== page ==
Friday, April 21, 2006

Water, Wave, Shipwreck in Paul Celan's "Love Song"

Yesterday, we discussed the first three lines of Paul Celan’s Love Song and focused on the image of the “walnuts.” Today, I want to look at line two and the first few words of line three and the water imagery that emerges. Once again the translation from the Romanian is by Julian Semilian and Sanda Agalidi.

You’ll juggle them and a wave will crash in through the window,
Our single shipwreck . . ..

The “you” is juggling the “chiming walnuts” or the “phosphorescent eyes.” In the word “phosphorescent, ” Celan provides an image that conveys a sense of burning through oxidation. This burning will not be extinguished by water, by inundation, nor will walnuts be drowned by a crashing wave.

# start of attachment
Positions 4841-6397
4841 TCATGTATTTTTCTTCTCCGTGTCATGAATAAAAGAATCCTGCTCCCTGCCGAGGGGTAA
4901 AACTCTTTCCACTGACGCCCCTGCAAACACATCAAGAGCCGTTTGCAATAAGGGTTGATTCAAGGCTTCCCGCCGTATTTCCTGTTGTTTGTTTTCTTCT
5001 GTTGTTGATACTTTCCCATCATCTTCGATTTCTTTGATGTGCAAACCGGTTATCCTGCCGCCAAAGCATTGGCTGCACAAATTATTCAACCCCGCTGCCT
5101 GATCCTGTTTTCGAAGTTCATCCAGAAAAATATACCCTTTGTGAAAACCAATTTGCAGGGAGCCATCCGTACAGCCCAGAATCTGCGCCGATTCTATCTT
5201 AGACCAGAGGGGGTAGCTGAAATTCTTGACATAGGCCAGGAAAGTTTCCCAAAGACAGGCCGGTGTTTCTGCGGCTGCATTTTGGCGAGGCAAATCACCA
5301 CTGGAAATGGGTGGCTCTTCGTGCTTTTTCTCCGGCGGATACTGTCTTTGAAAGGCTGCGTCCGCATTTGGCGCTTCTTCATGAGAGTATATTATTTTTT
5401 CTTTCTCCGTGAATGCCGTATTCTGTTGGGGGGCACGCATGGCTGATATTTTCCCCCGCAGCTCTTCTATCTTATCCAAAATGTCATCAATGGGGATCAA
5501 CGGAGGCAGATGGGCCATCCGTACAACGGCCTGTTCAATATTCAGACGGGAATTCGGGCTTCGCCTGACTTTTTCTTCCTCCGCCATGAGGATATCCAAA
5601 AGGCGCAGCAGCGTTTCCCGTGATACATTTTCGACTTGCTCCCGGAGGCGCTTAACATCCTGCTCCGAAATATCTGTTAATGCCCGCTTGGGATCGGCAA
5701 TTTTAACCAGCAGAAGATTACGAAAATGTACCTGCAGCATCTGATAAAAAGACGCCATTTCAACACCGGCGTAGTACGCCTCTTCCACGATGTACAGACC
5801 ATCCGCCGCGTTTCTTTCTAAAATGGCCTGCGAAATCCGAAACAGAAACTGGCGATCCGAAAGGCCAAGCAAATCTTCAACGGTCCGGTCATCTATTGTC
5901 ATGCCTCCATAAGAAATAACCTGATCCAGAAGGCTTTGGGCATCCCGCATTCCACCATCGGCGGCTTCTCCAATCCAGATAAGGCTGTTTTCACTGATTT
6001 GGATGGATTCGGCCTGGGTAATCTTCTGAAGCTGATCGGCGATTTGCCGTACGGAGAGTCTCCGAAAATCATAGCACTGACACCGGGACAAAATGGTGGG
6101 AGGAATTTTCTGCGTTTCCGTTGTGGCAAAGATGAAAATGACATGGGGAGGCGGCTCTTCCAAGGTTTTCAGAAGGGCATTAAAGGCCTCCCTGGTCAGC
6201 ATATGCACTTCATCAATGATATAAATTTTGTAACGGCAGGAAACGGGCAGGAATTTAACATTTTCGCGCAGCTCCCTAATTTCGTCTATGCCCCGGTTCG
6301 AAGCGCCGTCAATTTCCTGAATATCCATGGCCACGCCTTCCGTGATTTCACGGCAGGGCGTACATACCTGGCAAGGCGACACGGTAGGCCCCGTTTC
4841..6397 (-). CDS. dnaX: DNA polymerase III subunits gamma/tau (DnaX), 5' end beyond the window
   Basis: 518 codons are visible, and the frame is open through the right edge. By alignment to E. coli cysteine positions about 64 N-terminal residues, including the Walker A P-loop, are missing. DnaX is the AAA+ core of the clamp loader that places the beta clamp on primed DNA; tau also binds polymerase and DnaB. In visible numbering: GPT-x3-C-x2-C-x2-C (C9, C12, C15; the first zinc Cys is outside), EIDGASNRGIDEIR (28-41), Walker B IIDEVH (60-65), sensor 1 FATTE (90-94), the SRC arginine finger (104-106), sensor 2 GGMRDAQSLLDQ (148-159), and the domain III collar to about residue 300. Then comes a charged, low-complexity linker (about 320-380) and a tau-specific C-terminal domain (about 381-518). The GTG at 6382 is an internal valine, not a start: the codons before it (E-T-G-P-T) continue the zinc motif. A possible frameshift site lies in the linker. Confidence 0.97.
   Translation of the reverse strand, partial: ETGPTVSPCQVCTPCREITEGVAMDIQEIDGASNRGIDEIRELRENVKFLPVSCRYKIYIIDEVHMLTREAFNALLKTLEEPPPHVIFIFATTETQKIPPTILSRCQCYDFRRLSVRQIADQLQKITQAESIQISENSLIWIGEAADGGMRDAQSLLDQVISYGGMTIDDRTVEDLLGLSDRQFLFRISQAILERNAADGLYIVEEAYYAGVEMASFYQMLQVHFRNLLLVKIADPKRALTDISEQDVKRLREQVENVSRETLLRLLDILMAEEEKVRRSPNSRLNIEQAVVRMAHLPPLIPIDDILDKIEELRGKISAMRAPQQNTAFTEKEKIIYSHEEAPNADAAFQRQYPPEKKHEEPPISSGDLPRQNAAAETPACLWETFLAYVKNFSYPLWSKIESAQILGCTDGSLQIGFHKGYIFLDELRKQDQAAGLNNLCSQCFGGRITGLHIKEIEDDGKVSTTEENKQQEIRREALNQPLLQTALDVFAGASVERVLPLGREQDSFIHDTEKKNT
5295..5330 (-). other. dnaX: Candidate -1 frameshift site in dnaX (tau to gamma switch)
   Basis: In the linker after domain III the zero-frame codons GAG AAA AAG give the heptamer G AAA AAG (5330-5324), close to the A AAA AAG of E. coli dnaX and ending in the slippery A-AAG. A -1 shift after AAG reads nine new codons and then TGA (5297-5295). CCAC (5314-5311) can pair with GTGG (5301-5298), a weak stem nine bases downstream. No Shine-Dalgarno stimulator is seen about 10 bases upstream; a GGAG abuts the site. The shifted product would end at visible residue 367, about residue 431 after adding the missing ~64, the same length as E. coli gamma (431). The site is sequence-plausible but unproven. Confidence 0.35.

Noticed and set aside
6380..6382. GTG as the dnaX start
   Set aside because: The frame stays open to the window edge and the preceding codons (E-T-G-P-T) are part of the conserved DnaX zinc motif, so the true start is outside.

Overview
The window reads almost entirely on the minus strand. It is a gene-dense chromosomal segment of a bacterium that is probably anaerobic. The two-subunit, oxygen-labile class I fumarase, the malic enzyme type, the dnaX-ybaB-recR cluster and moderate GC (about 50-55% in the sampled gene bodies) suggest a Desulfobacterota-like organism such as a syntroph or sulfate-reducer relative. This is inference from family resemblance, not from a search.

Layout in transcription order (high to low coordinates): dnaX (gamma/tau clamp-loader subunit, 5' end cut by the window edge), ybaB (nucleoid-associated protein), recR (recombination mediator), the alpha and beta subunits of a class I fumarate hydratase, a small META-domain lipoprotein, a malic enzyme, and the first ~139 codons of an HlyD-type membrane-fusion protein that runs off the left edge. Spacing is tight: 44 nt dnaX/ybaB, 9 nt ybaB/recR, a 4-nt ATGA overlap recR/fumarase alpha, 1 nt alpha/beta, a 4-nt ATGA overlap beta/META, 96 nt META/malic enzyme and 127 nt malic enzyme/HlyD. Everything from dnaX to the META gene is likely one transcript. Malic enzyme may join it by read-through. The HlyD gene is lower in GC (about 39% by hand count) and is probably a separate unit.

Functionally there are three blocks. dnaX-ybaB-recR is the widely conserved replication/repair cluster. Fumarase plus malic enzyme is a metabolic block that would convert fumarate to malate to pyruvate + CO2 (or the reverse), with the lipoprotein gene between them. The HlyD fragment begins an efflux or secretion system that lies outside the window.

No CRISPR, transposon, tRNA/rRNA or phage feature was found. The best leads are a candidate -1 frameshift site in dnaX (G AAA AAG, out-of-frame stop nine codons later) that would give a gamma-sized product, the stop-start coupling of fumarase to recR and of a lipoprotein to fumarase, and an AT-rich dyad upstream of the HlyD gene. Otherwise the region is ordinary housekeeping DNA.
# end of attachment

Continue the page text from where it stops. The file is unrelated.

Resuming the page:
“Water” here has an intrusive and destructive quality but “phosphorescent eyes” will continue to burn and “walnuts” will float. At dawn, after the lovemaking, “a wave” will crash in through window and reveal the “shipwreck.”

The image places them-the you and the I- floating on the sea. I believe that once again we have an image of stuck-ness. The poem’s location now is not up in the sky, not below at the bottom of the sea, but on the surface of the water; and, the surface of the water is not safe: it is the location of a “ship wreck,” a dangerous place where the participants might drown. People caught in a shipwreck find themselves washed up on beaches lost and desolate.

Additionally, there is something nonchalant and sinister about the “you” juggling the walnuts because through the juggling or because of it the wave comes through the window. There is an invasion of their containment, their space. With the invasion of the room by the wave, a split occurs, revealing yet another layer within the poem. Below their room is yet another room, just, as within the poem, there are additional layers of meaning.

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